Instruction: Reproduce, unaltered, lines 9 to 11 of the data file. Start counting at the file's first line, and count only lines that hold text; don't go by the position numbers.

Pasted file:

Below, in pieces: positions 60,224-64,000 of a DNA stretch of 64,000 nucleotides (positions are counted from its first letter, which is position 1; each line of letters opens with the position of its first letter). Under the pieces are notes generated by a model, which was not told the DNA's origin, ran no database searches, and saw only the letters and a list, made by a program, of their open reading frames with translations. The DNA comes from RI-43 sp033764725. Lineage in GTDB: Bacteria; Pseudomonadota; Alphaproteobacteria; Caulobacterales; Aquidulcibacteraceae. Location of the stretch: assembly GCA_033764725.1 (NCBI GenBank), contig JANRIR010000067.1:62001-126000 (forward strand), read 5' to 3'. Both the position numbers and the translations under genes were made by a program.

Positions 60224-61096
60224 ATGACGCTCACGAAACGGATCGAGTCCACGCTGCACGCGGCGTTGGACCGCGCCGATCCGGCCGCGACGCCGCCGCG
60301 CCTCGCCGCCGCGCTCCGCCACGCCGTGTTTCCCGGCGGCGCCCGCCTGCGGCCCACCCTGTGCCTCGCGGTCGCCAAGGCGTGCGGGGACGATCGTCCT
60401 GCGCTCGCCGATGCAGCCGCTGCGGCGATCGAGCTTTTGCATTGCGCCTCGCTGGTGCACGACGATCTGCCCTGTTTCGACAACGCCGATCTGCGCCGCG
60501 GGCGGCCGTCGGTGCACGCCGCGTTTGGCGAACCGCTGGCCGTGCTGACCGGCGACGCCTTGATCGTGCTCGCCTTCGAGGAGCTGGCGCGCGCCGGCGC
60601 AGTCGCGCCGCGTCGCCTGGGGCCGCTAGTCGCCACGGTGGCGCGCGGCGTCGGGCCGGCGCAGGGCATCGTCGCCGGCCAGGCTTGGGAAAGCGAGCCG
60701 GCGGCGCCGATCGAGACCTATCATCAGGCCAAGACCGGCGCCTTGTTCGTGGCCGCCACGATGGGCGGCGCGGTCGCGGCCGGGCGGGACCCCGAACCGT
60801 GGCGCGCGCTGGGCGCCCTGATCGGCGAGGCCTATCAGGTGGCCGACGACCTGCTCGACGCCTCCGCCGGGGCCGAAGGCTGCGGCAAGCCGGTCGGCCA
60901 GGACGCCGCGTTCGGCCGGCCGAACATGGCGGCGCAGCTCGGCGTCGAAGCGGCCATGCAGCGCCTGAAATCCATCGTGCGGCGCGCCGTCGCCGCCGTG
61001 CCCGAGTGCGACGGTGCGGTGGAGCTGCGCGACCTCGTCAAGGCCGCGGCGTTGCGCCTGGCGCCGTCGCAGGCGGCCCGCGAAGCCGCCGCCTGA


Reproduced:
60801 GGCGCGCGCTGGGCGCCCTGATCGGCGAGGCCTATCAGGTGGCCGACGACCTGCTCGACGCCTCCGCCGGGGCCGAAGGCTGCGGCAAGCCGGTCGGCCA
60901 GGACGCCGCGTTCGGCCGGCCGAACATGGCGGCGCAGCTCGGCGTCGAAGCGGCCATGCAGCGCCTGAAATCCATCGTGCGGCGCGCCGTCGCCGCCGTG
61001 CCCGAGTGCGACGGTGCGGTGGAGCTGCGCGACCTCGTCAAGGCCGCGGCGTTGCGCCTGGCGCCGTCGCAGGCGGCCCGCGAAGCCGCCGCCTGA